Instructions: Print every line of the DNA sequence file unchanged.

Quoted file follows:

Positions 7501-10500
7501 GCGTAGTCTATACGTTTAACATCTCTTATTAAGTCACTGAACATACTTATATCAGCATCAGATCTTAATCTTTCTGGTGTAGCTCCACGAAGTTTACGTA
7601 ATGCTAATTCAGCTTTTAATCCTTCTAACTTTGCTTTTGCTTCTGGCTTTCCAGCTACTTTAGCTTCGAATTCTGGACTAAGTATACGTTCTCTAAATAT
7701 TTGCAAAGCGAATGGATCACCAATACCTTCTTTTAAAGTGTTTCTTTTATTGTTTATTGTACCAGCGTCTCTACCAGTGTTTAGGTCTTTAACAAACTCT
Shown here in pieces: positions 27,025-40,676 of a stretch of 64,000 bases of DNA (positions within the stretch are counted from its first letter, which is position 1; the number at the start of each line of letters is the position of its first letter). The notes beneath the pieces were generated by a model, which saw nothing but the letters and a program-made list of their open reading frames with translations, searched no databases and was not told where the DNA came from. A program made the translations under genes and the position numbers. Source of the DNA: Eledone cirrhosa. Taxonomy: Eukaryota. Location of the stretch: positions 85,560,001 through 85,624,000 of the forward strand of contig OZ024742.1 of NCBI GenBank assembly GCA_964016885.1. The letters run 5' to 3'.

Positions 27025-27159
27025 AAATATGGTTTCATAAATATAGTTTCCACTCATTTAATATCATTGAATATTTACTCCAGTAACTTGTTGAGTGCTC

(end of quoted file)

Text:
Positions 7501-10500
7501 GCGTAGTCTATACGTTTAACATCTCTTATTAAGTCACTGAACATACTTATATCAGCATCAGATCTTAATCTTTCTGGTGTAGCTCCACGAAGTTTACGTA
7601 ATGCTAATTCAGCTTTTAATCCTTCTAACTTTGCTTTTGCTTCTGGCTTTCCAGCTACTTTAGCTTCGAATTCTGGACTAAGTATACGTTCTCTAAATAT
7701 TTGCAAAGCGAATGGATCACCAATACCTTCTTTTAAAGTGTTTCTTTTATTGTTTATTGTACCAGCGTCTCTACCAGTGTTTAGGTCTTTAACAAACTCT
Shown here in pieces: positions 27,025-40,676 of a stretch of 64,000 bases of DNA (positions within the stretch are counted from its first letter, which is position 1; the number at the start of each line of letters is the position of its first letter). The notes beneath the pieces were generated by a model, which saw nothing but the letters and a program-made list of their open reading frames with translations, searched no databases and was not told where the DNA came from. A program made the translations under genes and the position numbers. Source of the DNA: Eledone cirrhosa. Taxonomy: Eukaryota. Location of the stretch: positions 85,560,001 through 85,624,000 of the forward strand of contig OZ024742.1 of NCBI GenBank assembly GCA_964016885.1. The letters run 5' to 3'.

Positions 27025-27159
27025 AAATATGGTTTCATAAATATAGTTTCCACTCATTTAATATCATTGAATATTTACTCCAGTAACTTGTTGAGTGCTC